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Moving To Perth: What To Know



Perth is the capital city of Western Australia, and the largest city in the state. It is known as one of the most isolated cities in the world, though with a population of just over two million, it certainly doesn’t seem lonely.

But what is it really like to live on the western shores of Australia?

The city is named after Perth, Scotland, and it sits between the Darling Ranges and the Indian Ocean, with the Swan River winding through it. Famously referred to as ‘the City of Lights’ by American astronaut John Glenn in 1962, Perth is a laid-back, relaxed city with very friendly locals.

The city of Wait Awhile

Western Australia is affectionately referred to by the locals as Wait Awhile, and once you get to Perth you’ll understand why.  The CBD itself is relatively small, with only four main streets running through from East to West, but it is rich in history, with architectural landmarks like The Perth Mint, Kings Park Memorial, Fremantle Prison and much more. Perth city is full of delicious food from cuisines all around the world, and live music abounds.

Coffee-lovers be warned – artisanal coffee, while all the rage in other cities, has only recently hit Perth. A decent cappuccino may be hard to come by, but there are many little hidden gems around the city, as well as drive-thru cafés, which are perfect for when you’re stuck in traffic on your way to work.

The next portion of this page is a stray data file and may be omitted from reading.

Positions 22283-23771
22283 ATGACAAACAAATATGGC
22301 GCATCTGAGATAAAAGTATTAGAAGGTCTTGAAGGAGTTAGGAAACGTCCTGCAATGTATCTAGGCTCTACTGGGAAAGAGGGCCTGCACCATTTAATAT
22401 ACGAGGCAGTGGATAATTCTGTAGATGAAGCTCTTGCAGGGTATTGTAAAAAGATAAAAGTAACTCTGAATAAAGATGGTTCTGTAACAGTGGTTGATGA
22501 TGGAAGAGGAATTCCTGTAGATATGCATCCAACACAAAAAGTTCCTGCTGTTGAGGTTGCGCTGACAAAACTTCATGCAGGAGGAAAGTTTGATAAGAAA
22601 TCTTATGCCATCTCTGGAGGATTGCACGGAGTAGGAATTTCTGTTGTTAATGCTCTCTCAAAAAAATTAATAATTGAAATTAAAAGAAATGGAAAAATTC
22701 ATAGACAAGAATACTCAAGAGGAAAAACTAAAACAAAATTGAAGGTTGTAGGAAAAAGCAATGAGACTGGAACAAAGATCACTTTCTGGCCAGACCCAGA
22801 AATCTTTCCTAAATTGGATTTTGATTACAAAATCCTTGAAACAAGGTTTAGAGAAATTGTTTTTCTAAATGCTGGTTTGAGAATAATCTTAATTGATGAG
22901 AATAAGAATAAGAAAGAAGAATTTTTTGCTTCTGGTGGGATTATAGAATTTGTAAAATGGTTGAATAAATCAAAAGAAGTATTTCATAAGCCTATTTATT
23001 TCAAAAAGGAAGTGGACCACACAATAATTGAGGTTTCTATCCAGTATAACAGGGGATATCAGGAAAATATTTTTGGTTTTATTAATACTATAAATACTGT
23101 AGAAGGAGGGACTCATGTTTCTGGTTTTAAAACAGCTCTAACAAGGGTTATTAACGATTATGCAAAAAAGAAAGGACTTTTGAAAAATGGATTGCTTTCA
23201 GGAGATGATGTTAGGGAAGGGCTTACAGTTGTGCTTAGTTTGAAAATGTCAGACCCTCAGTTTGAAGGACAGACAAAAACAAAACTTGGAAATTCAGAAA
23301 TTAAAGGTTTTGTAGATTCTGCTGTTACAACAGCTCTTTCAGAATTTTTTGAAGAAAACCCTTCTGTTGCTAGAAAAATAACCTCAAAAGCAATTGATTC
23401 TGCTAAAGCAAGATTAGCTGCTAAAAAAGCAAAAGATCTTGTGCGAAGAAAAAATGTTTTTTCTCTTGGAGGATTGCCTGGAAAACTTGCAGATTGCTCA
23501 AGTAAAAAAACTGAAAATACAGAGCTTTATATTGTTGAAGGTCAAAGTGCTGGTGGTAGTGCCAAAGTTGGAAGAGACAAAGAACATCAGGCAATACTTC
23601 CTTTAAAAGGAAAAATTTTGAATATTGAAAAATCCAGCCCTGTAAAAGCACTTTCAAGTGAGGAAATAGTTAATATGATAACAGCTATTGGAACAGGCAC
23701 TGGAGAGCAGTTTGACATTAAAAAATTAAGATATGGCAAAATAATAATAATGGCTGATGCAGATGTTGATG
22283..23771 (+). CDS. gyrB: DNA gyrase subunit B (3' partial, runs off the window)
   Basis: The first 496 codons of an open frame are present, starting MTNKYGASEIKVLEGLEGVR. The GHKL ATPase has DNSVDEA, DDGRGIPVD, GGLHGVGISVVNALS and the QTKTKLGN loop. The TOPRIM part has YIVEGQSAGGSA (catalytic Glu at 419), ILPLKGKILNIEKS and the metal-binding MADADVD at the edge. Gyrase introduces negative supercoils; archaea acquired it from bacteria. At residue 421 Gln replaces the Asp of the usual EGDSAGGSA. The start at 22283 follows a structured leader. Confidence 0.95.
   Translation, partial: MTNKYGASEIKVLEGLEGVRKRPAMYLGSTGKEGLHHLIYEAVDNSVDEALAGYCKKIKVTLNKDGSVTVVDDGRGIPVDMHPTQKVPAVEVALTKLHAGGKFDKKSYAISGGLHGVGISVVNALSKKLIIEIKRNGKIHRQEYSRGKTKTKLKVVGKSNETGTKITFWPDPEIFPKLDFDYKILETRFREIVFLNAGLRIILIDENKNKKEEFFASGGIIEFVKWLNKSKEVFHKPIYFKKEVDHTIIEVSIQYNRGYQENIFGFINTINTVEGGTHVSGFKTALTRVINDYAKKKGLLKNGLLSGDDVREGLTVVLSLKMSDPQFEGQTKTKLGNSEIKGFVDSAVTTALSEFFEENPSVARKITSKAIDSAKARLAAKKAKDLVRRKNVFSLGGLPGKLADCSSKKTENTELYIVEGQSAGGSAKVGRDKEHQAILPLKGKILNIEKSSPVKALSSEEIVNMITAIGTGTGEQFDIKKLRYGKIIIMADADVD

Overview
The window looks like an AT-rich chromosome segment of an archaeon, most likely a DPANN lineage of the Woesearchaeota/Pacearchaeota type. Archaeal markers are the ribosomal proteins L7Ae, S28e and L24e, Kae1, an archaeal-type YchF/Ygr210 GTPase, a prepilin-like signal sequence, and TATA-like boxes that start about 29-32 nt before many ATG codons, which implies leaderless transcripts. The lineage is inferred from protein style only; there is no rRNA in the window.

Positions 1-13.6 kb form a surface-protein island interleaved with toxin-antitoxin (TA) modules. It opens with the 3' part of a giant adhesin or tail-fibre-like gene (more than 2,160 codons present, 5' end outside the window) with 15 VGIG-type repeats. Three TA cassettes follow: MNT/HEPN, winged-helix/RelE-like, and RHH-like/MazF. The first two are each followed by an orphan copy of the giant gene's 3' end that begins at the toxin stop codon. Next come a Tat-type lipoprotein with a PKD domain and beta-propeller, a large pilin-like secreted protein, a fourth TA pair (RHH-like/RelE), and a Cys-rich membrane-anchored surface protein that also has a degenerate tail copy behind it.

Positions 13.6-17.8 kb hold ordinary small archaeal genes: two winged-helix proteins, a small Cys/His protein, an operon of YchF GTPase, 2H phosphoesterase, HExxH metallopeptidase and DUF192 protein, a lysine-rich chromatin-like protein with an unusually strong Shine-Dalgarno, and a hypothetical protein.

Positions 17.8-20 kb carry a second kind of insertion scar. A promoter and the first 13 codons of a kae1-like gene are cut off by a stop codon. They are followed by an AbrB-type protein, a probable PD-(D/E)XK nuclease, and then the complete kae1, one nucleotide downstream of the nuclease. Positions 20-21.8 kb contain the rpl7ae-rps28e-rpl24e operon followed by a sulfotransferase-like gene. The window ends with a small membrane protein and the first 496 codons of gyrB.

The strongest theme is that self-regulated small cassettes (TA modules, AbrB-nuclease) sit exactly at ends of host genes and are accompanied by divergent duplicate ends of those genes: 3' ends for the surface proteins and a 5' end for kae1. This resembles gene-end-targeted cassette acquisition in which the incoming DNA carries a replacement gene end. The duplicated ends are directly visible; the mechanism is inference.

Traffic in Perth is renowned for being difficult to navigate, so if you need to travel somewhere by car, give yourself some extra time, just in case. Even if the traffic sucks, the public transport is awesome. Clean, friendly and on-time, both buses and trains are simple and cost-effective.

Economic downturn

Unfortunately, since the decline of the mining boom, Perth’s economy has taken a slight turn.

Jobs are few and far between in Perth, and the city has some of the highest rates of unemployment in Australia, currently up to 10%. However the cost of living in Perth is quite low in comparison to other major cities like Sydney or Melbourne. Housing is very affordable, whether you are looking to rent or to buy – provided you have a job and income to support it, that is.

Weather in Perth is comfortably predictable. The four seasons are definitely felt, but if you’re coming from the Eastern states, don’t be surprised if the temperature reaches a sweltering 40 degrees Celsius and you overhear the locals discussing the ‘unseasonably cool summer’. Luckily, reverse-cycle air conditioning is a feature in the majority of houses and apartments, and is the best way to cope with the summer heat.

The beaches are unbeatably beautiful, with Scarborough, Cottesloe, City Beach, Trigg, and Rottnest Island just a few of the best spots to catch a wave or some sun. If you do venture out during summer, make sure you’re liberal with the sunscreen as the rays can be quite harsh.

While Perth might not be the most exciting place for those who prefer to live life in the fast lane, it is perfect for families looking to raise children in a vibrant, friendly city. It’s also great for retirees wanting to settle down and relax.

If you’re serious about making the move to Perth, here is some advice for saying goodbye and selling up >>